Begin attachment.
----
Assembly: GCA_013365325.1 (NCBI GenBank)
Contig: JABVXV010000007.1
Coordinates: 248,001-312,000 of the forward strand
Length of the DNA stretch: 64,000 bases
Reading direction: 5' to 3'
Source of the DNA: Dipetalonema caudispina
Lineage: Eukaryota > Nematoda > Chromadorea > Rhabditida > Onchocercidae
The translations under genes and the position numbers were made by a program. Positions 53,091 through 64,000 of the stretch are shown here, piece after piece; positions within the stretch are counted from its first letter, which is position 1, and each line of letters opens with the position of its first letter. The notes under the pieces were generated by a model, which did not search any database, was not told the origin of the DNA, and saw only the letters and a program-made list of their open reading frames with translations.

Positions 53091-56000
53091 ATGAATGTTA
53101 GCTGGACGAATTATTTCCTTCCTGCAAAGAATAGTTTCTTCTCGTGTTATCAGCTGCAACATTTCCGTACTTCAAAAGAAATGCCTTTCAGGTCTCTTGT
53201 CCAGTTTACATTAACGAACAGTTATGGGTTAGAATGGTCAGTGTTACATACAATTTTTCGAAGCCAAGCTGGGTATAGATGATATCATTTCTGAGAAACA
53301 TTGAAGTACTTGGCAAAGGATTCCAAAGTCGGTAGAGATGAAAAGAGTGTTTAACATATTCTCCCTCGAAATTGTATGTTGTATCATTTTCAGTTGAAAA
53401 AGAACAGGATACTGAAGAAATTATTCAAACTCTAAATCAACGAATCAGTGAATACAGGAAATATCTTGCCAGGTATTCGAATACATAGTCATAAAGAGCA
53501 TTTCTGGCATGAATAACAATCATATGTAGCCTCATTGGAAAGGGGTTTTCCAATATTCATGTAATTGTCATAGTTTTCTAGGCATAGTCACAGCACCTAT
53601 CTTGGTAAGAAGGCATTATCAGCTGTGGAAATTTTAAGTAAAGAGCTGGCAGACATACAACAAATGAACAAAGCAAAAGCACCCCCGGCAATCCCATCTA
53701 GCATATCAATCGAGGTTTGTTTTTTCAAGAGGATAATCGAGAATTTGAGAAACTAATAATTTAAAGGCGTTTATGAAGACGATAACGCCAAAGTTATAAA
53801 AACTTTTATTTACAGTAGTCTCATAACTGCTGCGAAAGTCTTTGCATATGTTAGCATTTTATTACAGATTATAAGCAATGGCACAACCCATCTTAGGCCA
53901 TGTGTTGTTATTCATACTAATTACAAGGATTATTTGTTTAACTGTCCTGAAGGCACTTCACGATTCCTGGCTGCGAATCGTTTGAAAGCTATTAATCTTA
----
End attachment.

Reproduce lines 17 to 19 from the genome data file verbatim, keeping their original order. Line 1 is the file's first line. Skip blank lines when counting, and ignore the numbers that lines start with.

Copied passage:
53701 GCATATCAATCGAGGTTTGTTTTTTCAAGAGGATAATCGAGAATTTGAGAAACTAATAATTTAAAGGCGTTTATGAAGACGATAACGCCAAAGTTATAAA
53801 AACTTTTATTTACAGTAGTCTCATAACTGCTGCGAAAGTCTTTGCATATGTTAGCATTTTATTACAGATTATAAGCAATGGCACAACCCATCTTAGGCCA
53901 TGTGTTGTTATTCATACTAATTACAAGGATTATTTGTTTAACTGTCCTGAAGGCACTTCACGATTCCTGGCTGCGAATCGTTTGAAAGCTATTAATCTTA